As far as grading goes, I found the system chaotic. I tried to equate the 1-6 grading system to a % system and accordingly give a % result while scoring my students' work. For me anything under 70% was failing but I was informed that my grades were too harsh- that 50% was a sufficient score to pass. Strangely enough the teachers who told me that had never counted how many "points" the test contained or in any way objectively graded the works. In the end a student who had had 4 consecutive "1"s and a "2" was able to go over my head to the principal and negotiate a "3" for his grade. Not cool.

Also be aware the cheating runs rampant. I found that when I was a student, my fellow students were my competition so I didn't even think of helping them (or asking for help). I felt that by helping them, I was hurting myself. In Poland there is more of a group mentality of students against teachers (but not in a really bad way) which leads to students "helping" each other on a regular basis. Not "helping" can be seen as selfish.

I wish you all the best and I think no matter what, your stay in Poland will be a meaningful experience in your life.
Bzibzioh  
22 Nov 2009 /  #18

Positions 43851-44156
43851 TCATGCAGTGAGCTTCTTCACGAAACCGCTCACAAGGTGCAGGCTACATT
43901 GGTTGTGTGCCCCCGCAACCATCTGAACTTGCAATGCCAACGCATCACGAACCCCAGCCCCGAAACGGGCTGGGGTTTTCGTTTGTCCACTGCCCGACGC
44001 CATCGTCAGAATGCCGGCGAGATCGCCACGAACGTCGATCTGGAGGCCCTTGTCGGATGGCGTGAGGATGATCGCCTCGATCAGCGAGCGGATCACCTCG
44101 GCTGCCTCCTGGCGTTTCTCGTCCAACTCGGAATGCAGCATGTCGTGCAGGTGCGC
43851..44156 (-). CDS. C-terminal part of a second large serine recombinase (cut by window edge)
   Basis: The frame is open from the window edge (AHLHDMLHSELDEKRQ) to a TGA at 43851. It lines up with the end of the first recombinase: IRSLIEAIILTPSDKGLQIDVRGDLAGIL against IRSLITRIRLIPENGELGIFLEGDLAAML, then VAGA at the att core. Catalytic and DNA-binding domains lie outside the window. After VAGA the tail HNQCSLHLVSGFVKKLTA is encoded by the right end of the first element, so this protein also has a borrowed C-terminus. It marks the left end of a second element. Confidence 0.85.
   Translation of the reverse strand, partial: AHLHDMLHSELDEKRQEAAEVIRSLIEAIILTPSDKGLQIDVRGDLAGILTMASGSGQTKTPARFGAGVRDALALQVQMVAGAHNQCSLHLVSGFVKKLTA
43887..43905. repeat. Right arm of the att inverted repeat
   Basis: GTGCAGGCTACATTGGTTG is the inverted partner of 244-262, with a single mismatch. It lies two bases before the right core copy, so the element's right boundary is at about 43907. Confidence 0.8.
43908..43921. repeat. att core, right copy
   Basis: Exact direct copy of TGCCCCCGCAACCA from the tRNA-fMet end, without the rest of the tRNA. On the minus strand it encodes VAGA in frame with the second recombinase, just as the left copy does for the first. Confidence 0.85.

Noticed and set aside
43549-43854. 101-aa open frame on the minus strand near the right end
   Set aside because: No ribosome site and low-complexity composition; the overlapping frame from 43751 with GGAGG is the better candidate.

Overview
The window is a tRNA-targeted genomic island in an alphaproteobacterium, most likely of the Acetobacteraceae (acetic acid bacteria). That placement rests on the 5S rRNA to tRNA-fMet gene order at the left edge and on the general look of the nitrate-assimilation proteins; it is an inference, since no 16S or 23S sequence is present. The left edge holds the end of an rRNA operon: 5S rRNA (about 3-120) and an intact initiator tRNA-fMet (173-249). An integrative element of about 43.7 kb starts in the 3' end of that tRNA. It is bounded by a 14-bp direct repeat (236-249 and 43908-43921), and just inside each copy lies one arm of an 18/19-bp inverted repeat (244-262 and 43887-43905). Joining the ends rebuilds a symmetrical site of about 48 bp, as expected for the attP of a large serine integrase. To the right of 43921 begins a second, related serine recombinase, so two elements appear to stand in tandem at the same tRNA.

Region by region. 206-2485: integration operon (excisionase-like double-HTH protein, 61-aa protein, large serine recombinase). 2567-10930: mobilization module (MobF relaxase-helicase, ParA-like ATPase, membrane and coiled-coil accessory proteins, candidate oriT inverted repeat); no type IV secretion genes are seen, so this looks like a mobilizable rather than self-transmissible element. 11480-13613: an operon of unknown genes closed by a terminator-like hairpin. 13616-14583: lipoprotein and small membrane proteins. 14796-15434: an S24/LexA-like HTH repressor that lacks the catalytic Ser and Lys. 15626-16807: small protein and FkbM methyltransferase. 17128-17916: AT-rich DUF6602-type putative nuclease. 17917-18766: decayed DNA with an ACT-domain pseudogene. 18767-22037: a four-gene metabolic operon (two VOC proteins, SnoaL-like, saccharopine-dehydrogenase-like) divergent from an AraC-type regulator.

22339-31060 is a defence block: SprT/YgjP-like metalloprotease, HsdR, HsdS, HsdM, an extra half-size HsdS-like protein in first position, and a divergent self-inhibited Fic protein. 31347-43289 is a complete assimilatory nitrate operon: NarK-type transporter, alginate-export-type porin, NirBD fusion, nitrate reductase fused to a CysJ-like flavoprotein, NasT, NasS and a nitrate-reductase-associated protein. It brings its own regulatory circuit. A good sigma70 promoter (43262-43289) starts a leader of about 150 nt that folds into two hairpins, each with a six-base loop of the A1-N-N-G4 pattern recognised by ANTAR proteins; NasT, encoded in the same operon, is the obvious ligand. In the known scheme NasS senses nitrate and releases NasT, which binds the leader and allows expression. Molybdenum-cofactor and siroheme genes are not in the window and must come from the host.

I was educated in Poland but went to college in Canada. The not-helping-by-a fellow-students attitude was a shocking discovery for me. And it also transcends to the other area of life, like work for example: everything is a bloody competition. I don't get that.
ChrisPoland 2 | 123  
22 Nov 2009 /  #19
In my case, not only were my grades considered in the university recruitment process but also class ranking and "weight" of the courses. That's why everyone was my competition.

Having said that, I'll tell you a little bit about my Spanish lessons. We were not required to take a high school exit exam of Spanish nor was I required to take a foreign language at university. Knowing that, our class put a lot of pressure on our teacher to lower her requirements of us so we could concentrate on the "real" subjects. When that didn't work, we collectively failed tests. That did the trick. Of course as an immature teenager, I could not see the benefit of learning a foreign language, but that's another story.

About everything being a competition, I guess it is in my blood. That doesn't mean that I won't stop to help a person in need. The last recipient of my helpfulness was not a seriously ill young man as I had assessed the situation, but instead a young Irish guy here for his stag party. He was seriously drunk and flat on his face in the middle of the day in the market square. Maybe it was still my competitiveness? I wanted to be the first and the best to help him ;)?
Mr Grunwald 33 | 2,019  
24 Nov 2009 /  #20
cakes,cookies, chocolates - don't eat it:)

Got a cake with a swastika on it from a Japaneese kid in the class in Poland it tasted badly.